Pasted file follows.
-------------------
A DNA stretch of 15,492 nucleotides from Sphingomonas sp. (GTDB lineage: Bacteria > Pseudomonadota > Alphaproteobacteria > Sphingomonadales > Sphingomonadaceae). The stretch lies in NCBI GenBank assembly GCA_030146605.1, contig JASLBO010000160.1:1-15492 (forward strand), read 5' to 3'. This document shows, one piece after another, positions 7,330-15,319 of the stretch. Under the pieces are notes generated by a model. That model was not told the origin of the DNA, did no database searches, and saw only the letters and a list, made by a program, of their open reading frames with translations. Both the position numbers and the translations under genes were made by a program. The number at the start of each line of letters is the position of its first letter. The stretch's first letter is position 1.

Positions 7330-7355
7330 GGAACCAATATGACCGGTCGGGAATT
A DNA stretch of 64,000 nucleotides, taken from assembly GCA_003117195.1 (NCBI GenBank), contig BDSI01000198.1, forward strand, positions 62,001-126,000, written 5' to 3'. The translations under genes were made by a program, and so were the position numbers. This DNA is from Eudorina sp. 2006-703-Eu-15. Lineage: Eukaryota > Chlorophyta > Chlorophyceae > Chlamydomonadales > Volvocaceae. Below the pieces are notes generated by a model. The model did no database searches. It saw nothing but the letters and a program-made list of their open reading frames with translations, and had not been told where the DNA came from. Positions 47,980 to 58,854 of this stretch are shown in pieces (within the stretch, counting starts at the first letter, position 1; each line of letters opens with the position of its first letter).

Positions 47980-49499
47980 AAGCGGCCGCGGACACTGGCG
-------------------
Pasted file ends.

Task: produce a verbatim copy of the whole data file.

A DNA stretch of 15,492 nucleotides from Sphingomonas sp. (GTDB lineage: Bacteria > Pseudomonadota > Alphaproteobacteria > Sphingomonadales > Sphingomonadaceae). The stretch lies in NCBI GenBank assembly GCA_030146605.1, contig JASLBO010000160.1:1-15492 (forward strand), read 5' to 3'. This document shows, one piece after another, positions 7,330-15,319 of the stretch. Under the pieces are notes generated by a model. That model was not told the origin of the DNA, did no database searches, and saw only the letters and a list, made by a program, of their open reading frames with translations. Both the position numbers and the translations under genes were made by a program. The number at the start of each line of letters is the position of its first letter. The stretch's first letter is position 1.

Positions 7330-7355
7330 GGAACCAATATGACCGGTCGGGAATT
A DNA stretch of 64,000 nucleotides, taken from assembly GCA_003117195.1 (NCBI GenBank), contig BDSI01000198.1, forward strand, positions 62,001-126,000, written 5' to 3'. The translations under genes were made by a program, and so were the position numbers. This DNA is from Eudorina sp. 2006-703-Eu-15. Lineage: Eukaryota > Chlorophyta > Chlorophyceae > Chlamydomonadales > Volvocaceae. Below the pieces are notes generated by a model. The model did no database searches. It saw nothing but the letters and a program-made list of their open reading frames with translations, and had not been told where the DNA came from. Positions 47,980 to 58,854 of this stretch are shown in pieces (within the stretch, counting starts at the first letter, position 1; each line of letters opens with the position of its first letter).

Positions 47980-49499
47980 AAGCGGCCGCGGACACTGGCG